What is the “metaverse” and how does it work?


The coronavirus pandemic has sparked enormous interest in shared virtual environments, or the “metaverse.” This is how it works:

Metaverse, a term first coined in science fiction, is a combination of the prefix “meta”, meaning beyond and “universe.”

It refers to shared virtual worlds where land, buildings, avatars, and even names can be bought and sold, often using cryptocurrency. In these environments, people can walk with friends, visit buildings, purchase goods and services, and attend events.

The concept gained popularity during the pandemic, as foreclosure measures and work-from-home policies pushed more people online for business and pleasure.

The term covers a wide variety of virtual realities, from work tools to games and community platforms.

Most of the new platforms are powered by blockchain technology, using cryptocurrencies and non-fungible tokens (NFTs), making it possible to create, own and monetize a new kind of decentralized digital asset.

A blockchain is a database shared over a network of computers.

Once a recording has been added to the channel, it is very difficult to edit it. To ensure that all copies of the database are the same, the network performs constant checks.

Blockchain has been used to support cyber currencies like bitcoin, but many other possible uses are emerging.

Non-fungible tokens (NFTs) are a new type of virtual asset that has fueled much of the metaverse’s growth.

An NFT represents an intangible digital item such as an image, video, or game item. NFT owners are registered on the blockchain, which allows an NFT to be traded as a replacement for the digital asset that it represents.

The NFT market jumped during the pandemic with $ 2.5 billion in sales for the first half of 2021, down from just $ 13.7 million a year ago.

Some NFT enthusiasts see them as collectibles with intrinsic value due to their cultural significance, while others see them as an investment, speculating on rising prices.

A digital-only artwork “Everydays – The First 5000 Days” by American artist Mike Winkelmann, known as Beeple, sold for almost $ 70 million at Christie’s in March in the very first sale of this type by a large auction house.

The Metaverse can be broadly broken down into two distinct types of platforms.

The first centers around building a blockchain-based metaverse, using NFT and cryptocurrencies. Platforms like Decentraland and The Sandbox allow people to buy virtual plots of land and build their own environments.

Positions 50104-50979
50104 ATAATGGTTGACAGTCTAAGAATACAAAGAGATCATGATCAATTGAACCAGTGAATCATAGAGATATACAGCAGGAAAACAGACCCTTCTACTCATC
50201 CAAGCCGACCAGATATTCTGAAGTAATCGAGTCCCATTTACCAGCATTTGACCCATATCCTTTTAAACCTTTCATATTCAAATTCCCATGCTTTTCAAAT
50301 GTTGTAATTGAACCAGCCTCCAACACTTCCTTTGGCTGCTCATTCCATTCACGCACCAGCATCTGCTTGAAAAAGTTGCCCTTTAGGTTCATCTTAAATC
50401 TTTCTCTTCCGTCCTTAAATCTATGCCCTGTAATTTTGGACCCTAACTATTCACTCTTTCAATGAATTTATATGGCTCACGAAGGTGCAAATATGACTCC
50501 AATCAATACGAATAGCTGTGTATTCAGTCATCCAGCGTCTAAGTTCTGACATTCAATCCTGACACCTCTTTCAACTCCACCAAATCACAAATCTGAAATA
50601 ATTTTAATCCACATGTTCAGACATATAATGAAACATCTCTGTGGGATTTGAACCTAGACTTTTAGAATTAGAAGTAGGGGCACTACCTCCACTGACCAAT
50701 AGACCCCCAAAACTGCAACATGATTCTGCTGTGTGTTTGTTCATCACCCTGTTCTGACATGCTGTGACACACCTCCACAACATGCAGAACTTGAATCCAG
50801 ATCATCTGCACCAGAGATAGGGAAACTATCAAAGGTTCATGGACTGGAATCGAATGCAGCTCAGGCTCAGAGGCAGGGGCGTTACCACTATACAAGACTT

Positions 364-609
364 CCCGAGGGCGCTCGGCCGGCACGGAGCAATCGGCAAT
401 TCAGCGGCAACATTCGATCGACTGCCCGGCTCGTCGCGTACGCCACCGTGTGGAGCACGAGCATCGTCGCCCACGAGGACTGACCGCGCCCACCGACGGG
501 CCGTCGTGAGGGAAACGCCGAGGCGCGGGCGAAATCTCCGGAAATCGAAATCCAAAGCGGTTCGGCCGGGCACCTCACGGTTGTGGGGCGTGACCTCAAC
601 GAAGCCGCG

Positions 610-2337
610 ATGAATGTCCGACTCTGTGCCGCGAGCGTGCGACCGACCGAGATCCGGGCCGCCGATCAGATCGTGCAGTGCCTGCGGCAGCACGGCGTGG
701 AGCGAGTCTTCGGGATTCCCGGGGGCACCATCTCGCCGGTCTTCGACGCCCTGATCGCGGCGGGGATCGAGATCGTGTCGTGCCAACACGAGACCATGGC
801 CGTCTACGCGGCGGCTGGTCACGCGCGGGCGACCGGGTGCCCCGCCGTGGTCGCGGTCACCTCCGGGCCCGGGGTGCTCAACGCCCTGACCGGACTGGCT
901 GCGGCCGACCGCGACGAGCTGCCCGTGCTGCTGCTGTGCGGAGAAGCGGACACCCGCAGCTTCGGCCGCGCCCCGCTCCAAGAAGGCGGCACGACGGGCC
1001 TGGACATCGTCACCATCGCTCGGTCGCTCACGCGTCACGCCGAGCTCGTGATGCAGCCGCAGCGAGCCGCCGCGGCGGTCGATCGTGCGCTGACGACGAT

The second group uses the metaverse to refer more generally to virtual worlds, where people can meet for business or pleasure. Facebook Inc announced in July that it was creating a product team to work on the metaverse.

Roblox, Fortnite and Minecraft, gaming platforms where users can compete and collaborate in games as well as create their own, fall into this category.

While many metaverse platforms offer free accounts for people to join, people who buy or trade virtual assets on blockchain-based platforms must use cryptocurrencies.

Several blockchain-based platforms require Ethereum-based crypto tokens, such as MANA for Decentraland and SAND for The Sandbox, to buy and trade virtual assets.

In Decentraland, users can redeem NFT artwork or charge entry to a virtual exhibit or concert. They can also earn money by exchanging land, the prices of which have skyrocketed in recent years.

On Roblox, users can earn money by charging other users for access to the games they create.

It is not known to what extent a true metaverse, which fully replicates real life, is possible or how long it would take to develop.

Many of the blockchain-based metaverse platforms are still developing augmented reality (AR) and virtual reality (VR) technologies that will allow users to fully interact in space.

Accounting and consulting giant PwC predicts that VR and AR technologies will provide a $ 1.5 trillion boost to the global economy by 2030, up from $ 46.5 billion in 2019.

Big tech companies are leaping into the space, with Facebook Inc, Google owned by Alphabet Inc and Microsoft Corp investing in cloud computing and virtual reality companies in anticipation of its growth.

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